I once read where the average person who files for divorce has been thinking of doing so for two years. That amazed me at the time, but after experiencing my own divorce, it rang true. But this little essay is not about deciding to file for divorce. Rather, it’s about when to file.
I believe a strong case can be made for filing your divorce as soon as your logistical concerns are met. What I mean is once you have determined that a divorce is imminent, there is little reason to dally. However, often times we depend on our spouse to help pay for the cost of living, so you must make sure your rent is paid. Make sure your bills are paid. Once the logistics of your life are sorted out for the foreseeable future, go ahead and file. This may mean it takes you several months before you can file. For example, if your lease is expiring in February, and you can’t afford to break your lease before you plan to move out, you need to plan for that, and hold off filing. Filing a divorce when you still have several months of living with your spouse ahead of you could be a disaster. Likewise, if you file now, and your spouse up and moves out sticking you with the full cost of your rent, you could be put into a financial pickle. Similarly, many divorces are long, tough legal battles that may cost several thousand dollars, so you may need to build up your “war chest” before you can file.
The flip side of filing promptly is the potential for the relationship to devolve over time while you wait to file. When you and your spouse know a divorce is imminent, but you wait to file, many factors may come into play because of the emotions involved in a divorce. Regret, resentment, feelings of betrayal, fear of the unknown, etc. can all affect how your spouse reacts when he or she gets the news that you want a divorce. These feelings can lead to acts that jeopardize your safety, the safety of your children, your position in the divorce, and even your rights. For example, it is not uncommon for one spouse to call the police on the other in an effort to gain the upper hand in the forthcoming custody battle for the children. Filing promptly may help prevent the relationship from eroding any more than necessary by shortening the time frame that the couple remains married. Once the papers are filed, and the spouse sees that the terms of the divorce are fair, it often removes some of the pressure and fear of the unknown.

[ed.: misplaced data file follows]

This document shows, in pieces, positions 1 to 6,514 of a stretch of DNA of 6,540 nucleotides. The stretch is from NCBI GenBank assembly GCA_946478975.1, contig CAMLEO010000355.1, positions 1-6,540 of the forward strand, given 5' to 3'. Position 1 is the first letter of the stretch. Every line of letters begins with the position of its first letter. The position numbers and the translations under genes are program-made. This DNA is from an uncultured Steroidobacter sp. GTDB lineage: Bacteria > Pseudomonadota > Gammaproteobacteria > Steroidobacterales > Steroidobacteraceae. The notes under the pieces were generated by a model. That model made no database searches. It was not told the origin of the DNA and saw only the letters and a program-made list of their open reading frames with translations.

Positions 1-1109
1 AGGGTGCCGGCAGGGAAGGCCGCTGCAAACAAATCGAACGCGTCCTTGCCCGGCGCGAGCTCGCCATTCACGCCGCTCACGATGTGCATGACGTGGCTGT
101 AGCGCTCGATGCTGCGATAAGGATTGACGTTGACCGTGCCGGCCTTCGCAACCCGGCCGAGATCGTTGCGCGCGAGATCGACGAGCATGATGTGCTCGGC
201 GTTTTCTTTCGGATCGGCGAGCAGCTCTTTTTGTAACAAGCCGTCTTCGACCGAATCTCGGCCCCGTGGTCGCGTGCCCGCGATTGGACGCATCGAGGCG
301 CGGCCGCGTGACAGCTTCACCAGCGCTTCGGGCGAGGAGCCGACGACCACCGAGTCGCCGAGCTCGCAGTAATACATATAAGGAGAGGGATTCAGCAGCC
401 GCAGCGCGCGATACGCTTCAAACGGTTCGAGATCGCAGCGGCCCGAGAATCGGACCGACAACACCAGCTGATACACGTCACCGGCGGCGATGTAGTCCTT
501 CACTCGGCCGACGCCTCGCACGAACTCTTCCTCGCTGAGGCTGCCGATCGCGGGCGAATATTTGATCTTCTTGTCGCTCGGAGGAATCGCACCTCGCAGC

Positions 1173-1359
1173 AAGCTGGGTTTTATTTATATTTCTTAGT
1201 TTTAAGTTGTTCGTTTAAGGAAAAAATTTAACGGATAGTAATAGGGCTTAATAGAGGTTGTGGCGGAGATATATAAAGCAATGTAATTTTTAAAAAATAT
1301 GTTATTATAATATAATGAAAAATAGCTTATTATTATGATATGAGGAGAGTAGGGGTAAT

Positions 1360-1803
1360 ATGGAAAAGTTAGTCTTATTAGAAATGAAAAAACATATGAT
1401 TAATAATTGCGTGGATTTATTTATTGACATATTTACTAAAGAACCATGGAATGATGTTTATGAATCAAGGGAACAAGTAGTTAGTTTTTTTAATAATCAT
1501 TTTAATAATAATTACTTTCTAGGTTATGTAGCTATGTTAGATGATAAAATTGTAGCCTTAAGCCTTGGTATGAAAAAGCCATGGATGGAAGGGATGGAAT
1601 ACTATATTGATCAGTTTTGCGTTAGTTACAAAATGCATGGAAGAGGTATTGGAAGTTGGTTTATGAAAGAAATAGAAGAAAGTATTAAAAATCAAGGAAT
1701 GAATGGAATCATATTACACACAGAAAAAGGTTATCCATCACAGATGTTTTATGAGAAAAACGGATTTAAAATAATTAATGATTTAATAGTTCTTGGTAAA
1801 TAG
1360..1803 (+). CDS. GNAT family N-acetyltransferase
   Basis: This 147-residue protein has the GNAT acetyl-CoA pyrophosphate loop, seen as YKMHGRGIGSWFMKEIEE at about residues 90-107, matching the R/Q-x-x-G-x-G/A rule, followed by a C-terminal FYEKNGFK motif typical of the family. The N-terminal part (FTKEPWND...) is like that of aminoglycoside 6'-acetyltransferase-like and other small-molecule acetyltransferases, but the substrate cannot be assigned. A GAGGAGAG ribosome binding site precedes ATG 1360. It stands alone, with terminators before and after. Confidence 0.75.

So when you start thinking of filing your divorce, consider that filing promptly may be the best alternative. While you should be sure to look at the logistics of filing, not just the emotions, keep in mind that needless delay may extend the duration of the suffering for both parties.